The challenge, then, is to have a system by which you can be reasonably assured that any NiMH cell you pick up is likely to have a full charge - but you don't want to do anything that is likely to damage them.

Maintenance charge:

In the case of NiMH cells (where the self-discharge rate is rather high - especially as the cell ages) it may be desirous to leave it on a "maintenance" (or "trickle") charge for very long periods of time.  Recent recommendations by some battery manufacturers suggest a "C/300" current for this while other manufacturers recommend a charging rate as high as C/40.  Following the C/300 example, our hypothetical 1 amp-hour cell above, this would be about 3.33 milliamps - that is, 1/300th of the cell's rating.  I have not seen any specific recommendations for such a maintenance charge for NiCd cells, but I would expect that the same C/300 rate would be suitable.

It should go without saying that charging a "dead" battery at the maintenance charge rate may take weeks to accomplish!

At this point in the article I would normally provide a link to the sites of several cell manufacturers - but I've observed that these links are constantly changing, so I'll forgo doing this:  I will leave it up to you to find the technical data for larger manufacturers such as Eveready, Ray-O-Vac, Duracell, etc. that give recommendations for long-term float charging.

A "Floaty Thingie" - A simple device to maintain NiMH cell charge during periods of non-use.

Because I extensively use NiMH cells - and because I'm aware of their tendency to self-discharge - I have built a simple device that does a maintenance charge for large numbers of cells.  This device, which I have called a "Floaty-Thingie" (a highly technical term, I know...) consists of several multi-cell battery holders with series resistors and LEDs to both limit current and indicate that a maintenance charge is occurring.  The battery holders are simply attached to a sheet of wood or plastic and powered by a 12 volt DC "Wall Wart" from my junk box.  Note that while I use mostly 4-cell holders, there is also one 2-cell and one single-cell holder so that I don't need exact multiples of 4 cells to fill a holder!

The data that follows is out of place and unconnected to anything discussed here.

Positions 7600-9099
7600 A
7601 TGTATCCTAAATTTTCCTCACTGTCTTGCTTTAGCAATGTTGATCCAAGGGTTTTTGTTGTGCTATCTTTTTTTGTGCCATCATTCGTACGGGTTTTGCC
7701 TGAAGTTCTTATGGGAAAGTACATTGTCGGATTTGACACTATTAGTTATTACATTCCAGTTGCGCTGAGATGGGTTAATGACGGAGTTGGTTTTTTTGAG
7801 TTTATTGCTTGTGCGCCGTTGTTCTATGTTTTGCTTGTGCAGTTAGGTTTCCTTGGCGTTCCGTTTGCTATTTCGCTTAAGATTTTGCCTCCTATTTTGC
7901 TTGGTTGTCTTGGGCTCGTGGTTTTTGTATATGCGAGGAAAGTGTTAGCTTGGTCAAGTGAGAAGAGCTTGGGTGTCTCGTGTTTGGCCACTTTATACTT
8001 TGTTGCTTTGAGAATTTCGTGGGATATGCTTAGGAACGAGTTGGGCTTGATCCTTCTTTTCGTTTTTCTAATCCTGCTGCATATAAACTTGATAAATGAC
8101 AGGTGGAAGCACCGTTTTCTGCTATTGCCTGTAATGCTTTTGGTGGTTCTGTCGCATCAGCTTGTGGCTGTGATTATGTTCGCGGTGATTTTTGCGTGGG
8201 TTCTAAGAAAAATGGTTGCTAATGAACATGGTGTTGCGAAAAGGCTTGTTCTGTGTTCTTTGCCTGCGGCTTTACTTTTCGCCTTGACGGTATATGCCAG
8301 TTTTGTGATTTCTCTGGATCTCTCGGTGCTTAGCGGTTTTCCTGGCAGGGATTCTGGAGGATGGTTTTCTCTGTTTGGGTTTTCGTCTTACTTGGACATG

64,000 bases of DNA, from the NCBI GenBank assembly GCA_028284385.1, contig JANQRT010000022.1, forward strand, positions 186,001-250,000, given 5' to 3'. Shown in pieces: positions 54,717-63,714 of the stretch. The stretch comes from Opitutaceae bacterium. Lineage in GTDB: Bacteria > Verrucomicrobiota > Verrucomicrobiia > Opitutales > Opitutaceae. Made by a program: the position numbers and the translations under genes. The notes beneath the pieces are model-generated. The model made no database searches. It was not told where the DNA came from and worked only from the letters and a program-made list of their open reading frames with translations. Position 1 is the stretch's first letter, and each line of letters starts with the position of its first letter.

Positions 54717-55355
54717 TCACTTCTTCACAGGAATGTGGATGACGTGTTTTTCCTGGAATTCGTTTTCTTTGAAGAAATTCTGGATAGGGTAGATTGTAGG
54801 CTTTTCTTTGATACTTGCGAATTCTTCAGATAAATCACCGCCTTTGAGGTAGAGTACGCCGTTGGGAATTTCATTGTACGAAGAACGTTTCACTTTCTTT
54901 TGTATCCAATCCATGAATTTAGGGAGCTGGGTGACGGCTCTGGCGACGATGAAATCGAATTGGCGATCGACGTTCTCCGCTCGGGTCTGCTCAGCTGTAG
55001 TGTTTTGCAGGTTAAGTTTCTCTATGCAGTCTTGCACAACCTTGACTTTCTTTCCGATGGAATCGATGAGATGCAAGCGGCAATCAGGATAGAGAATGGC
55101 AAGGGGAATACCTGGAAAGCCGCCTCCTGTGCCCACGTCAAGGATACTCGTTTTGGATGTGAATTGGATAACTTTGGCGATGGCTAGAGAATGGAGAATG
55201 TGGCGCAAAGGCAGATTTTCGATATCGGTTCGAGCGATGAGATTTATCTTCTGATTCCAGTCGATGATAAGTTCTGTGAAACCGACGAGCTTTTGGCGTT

Figure 1:
Top:  The "Floaty-Thingie" used to maintain charged on NiMH cells.   (This version only does AA cells in groups of 4).  Even though there can be up to 48 cells being floated, a small 12 volt, 100mA wall-wart is all that it necessary.
Bottom:  The schematic of one section of the "Floaty-Thingie."
Click on either image for a larger version.

The circuitry is extremely simple:  A resistor and cell(s) in series with an LED - the latter being used to indicate current flow which allows you to be sure that the battery is connected.  All of this is powered by a 12 volt (nominal) voltage source.

Using a 12 volt (unregulated) DC "wall wart" supply (which ranges from 12-15 volts, depending on total battery load) a resistance was calculated, taking into account how many cells were used and what size.  My "Floaty-Thingie" handles only AA and AAA sizes as these are the most common, but using the information here and a simple application of Ohm's law, other values can be calculated.

For the maintenance charge I chose to follow the "C/300" float rate as this seemed to be adequately comparable to the self-discharge rate of the cell itself.  For typical AA NiMH cells, this would be about 8 milliamps - assuming a cell capacity of 2.5 amp/hours - and for AAA NiMH cells, this would be around 3 milliamps - assuming a cell capacity of 1.0 amp/hours.  These values are typical and are definitely not critical!   Do not worry if your AA cells have 1800 mAH or 2800 mAH capacity, for example!

At this point, a few assumptions are made:

  • A supply of 13.5 volts.  This is a reasonable voltage to see from a "12 volt" unregulated "Wall Wart" under moderate load, but anything from 11 to 15 volts would be OK.
  • About 1.5 volts per cell.  (We are assuming that our cells are already fully-charged.)
  • Float currents:  The float current is 8 mA for AA cells and 3 mA for AAA cells - values that roughly correlate with C/300 for typical NiMH cells of those sizes.
The series resistance for various cell combination under the above conditions is as follows:

Table 1: Typical values for different types and numbers of cells using the circuit in figure 1 with a supply voltage of 12-15 VDC
Number and type of cells Resistance value (ohms) with 2 volt LEDs (standard-brightness red/yellow/green) Resistance value (ohms) with 3.6 volt LEDs (high-brightness green/blue/white)
4 AA
2 AA
1 AA


  • The above values are not critical and variations of +-25% should not be of any concern
  • 1/4 watt resistors or larger are suitable.
In Figure 1 may be seen the schematic of the "Floaty-Thingie."  As you can see it is very simple and there's nothing critical about it - except to say that any exposed wires should be insulated to prevent accidental shorting of any components:  Remember that NiMH cells can put out many amps under such conditions!